local_library Modus Operandi

by Rebecca Seiferle

Published in Issue No. 52 ~ September, 2001

from Bitters

You were never to consider the worm

itself, drowning upon the hook, in a drift

of river or lake, or how it felt

when the barb punctured its body

at three or four strategic points. . .coiled

tightly around the metal, so it would survive

again and again your casting into the distance,

the falling through the air, the shock of striking

the surface. The idea was to make the worm

last as long as possible, though extending its life

was extending its suffering, so you could rethread

its brown vibrant length as it became slack, pale,

and waterlogged, carefully as a rich man threading

his way through the eye of a needle, even sometimes

managing to salvage enough leftover from the mouth

of a trout to use the worm again. Mud puppies

dredged from stock ponds, shimmering minnows,

baby frogs, crawdads, grasshoppers leaping

on the hook – all were means to an end: a fish

in the pan, an afternoon’s art or recreation,

an exercise of skill, an idea of how to work

a stream or pond, and it became a way of looking

at things, a way of being. You remember this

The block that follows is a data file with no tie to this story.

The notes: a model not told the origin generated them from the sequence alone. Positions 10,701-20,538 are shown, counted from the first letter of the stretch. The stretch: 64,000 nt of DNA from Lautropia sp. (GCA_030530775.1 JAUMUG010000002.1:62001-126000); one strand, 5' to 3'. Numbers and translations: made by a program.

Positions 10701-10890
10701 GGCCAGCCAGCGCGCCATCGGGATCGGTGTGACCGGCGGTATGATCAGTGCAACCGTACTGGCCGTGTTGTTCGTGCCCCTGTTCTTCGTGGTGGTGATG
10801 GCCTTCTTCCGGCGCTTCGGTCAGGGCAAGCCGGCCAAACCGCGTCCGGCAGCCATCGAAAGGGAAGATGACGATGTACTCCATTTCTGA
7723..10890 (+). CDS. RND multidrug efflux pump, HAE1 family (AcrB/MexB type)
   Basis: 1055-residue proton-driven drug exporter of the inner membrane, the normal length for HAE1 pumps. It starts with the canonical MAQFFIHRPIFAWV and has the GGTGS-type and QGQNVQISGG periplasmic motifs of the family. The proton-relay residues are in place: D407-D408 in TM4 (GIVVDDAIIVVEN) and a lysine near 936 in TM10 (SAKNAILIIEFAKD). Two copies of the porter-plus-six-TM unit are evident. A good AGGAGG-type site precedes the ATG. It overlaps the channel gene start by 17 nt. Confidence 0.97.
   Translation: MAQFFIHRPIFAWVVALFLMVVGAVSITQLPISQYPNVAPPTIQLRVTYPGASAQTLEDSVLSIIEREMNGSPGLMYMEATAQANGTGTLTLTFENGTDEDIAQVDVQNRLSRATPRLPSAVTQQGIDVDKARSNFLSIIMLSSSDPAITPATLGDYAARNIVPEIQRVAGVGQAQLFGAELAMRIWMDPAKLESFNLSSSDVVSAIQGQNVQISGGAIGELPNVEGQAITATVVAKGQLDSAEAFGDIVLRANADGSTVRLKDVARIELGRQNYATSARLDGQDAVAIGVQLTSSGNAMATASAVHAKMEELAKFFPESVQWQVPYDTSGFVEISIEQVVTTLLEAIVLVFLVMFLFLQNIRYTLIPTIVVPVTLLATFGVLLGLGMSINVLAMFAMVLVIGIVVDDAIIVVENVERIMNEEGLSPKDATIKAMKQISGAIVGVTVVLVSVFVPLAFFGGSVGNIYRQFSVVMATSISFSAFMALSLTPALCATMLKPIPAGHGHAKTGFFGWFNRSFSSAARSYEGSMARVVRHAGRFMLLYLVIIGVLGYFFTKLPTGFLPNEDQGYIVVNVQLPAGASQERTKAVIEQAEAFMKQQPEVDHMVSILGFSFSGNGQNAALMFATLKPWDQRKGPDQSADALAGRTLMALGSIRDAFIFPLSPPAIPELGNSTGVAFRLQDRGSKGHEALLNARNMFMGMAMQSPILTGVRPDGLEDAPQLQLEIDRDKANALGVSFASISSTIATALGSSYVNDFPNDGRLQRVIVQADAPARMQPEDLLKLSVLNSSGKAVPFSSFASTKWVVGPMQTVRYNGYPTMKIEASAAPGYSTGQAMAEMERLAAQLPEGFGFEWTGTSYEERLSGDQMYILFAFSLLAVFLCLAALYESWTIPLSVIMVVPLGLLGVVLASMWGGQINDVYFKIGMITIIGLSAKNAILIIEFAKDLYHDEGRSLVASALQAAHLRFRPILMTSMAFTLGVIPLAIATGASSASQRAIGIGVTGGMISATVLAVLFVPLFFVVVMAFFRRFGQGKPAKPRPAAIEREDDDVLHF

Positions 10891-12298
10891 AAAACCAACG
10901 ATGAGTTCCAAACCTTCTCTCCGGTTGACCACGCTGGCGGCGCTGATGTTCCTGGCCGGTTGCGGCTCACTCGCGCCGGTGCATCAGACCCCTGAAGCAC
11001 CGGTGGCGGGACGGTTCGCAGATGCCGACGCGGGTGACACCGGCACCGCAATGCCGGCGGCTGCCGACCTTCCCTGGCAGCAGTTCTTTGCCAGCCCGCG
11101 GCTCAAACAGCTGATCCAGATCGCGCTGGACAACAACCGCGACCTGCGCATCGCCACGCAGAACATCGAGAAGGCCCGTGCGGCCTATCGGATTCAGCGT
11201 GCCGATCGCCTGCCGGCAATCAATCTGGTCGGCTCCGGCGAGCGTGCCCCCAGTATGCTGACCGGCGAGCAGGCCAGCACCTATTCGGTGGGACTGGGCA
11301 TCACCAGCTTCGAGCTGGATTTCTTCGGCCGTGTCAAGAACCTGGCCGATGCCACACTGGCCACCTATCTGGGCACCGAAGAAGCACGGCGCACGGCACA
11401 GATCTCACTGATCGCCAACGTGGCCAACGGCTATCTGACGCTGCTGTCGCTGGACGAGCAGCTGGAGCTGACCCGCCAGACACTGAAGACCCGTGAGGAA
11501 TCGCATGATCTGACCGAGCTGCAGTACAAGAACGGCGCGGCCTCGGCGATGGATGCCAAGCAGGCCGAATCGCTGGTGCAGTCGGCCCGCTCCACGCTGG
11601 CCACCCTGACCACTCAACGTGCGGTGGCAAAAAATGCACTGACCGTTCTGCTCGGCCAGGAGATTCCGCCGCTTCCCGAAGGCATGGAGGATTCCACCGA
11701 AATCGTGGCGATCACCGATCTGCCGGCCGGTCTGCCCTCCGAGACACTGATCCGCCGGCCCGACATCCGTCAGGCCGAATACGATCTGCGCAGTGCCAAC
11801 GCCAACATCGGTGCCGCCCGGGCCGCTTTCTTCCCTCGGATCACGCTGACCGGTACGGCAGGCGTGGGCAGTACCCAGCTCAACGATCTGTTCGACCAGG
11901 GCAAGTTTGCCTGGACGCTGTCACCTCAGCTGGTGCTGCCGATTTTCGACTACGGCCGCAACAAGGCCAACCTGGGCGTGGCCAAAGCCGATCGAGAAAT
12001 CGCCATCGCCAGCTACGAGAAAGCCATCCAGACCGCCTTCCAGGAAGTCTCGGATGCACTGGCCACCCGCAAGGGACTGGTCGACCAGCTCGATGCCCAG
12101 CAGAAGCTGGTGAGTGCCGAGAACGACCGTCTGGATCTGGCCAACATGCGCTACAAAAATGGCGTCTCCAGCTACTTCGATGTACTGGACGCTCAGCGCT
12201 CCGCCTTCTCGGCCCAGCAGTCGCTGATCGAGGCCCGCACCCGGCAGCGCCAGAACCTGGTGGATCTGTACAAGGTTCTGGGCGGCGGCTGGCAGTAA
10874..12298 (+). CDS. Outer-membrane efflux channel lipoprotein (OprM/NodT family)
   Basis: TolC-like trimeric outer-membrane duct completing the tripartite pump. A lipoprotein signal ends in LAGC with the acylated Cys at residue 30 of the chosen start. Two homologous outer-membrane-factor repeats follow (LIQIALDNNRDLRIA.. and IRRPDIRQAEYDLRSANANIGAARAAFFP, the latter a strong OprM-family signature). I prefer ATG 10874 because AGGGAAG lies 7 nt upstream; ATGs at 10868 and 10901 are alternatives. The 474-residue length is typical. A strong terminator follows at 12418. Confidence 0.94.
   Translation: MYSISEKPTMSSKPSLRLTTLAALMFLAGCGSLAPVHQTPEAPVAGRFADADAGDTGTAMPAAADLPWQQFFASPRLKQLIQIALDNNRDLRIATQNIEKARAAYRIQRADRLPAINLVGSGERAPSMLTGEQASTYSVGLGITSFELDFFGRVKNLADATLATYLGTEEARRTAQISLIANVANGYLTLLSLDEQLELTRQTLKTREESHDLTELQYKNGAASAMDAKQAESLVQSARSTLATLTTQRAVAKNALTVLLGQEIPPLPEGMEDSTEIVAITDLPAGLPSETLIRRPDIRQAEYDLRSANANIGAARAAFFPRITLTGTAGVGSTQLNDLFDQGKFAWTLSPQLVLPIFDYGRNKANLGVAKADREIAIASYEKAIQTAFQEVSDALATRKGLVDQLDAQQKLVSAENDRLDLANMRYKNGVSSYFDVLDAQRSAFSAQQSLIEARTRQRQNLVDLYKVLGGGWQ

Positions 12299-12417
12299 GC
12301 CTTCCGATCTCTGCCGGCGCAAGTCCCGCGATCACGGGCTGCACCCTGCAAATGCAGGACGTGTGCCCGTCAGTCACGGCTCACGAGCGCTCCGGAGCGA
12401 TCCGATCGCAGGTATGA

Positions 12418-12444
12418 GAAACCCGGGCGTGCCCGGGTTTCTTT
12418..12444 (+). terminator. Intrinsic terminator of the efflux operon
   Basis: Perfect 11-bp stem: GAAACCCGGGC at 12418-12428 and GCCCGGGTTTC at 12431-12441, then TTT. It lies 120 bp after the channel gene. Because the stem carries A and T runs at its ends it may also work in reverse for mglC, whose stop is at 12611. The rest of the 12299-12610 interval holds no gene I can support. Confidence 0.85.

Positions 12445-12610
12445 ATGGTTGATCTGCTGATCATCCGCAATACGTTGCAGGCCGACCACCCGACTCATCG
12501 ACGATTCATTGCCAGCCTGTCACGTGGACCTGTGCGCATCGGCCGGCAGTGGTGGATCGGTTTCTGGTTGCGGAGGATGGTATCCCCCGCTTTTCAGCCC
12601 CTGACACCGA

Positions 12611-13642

when you hear on the evening news that a man

in a nearby town who molested six toddlers

began by using his own three-year-old daughter–

her wanting to play with other children – as bait.

account_box More About

Rebecca Seiferle is the Editor/Publisher of The Drunken Boat. Her third poetry collection, Bitters, is forthcoming from Copper Canyon this Fall. Poems from the collection have appeared or are forthcoming in Partisan Review, Boulevard, Prairie Schooner, The Southern Review, Alaska Quarterly Review, etc. Rebecca's last book, The Music We Dance To (Sheep Meadow 1999) was nominated for the Pulitzer Prize. The title poem won the Hemley Award from the Poetry Society of America, and another poem was published in Best American Poetry 2000. Her first book, The Ripped-Out Seam, won the Writers' Exchange Award and the Bogin Award from the Poetry Society of America. Her translation of Vallejo's Trilce was the only finalist for the 1992 PenWest Translation Award.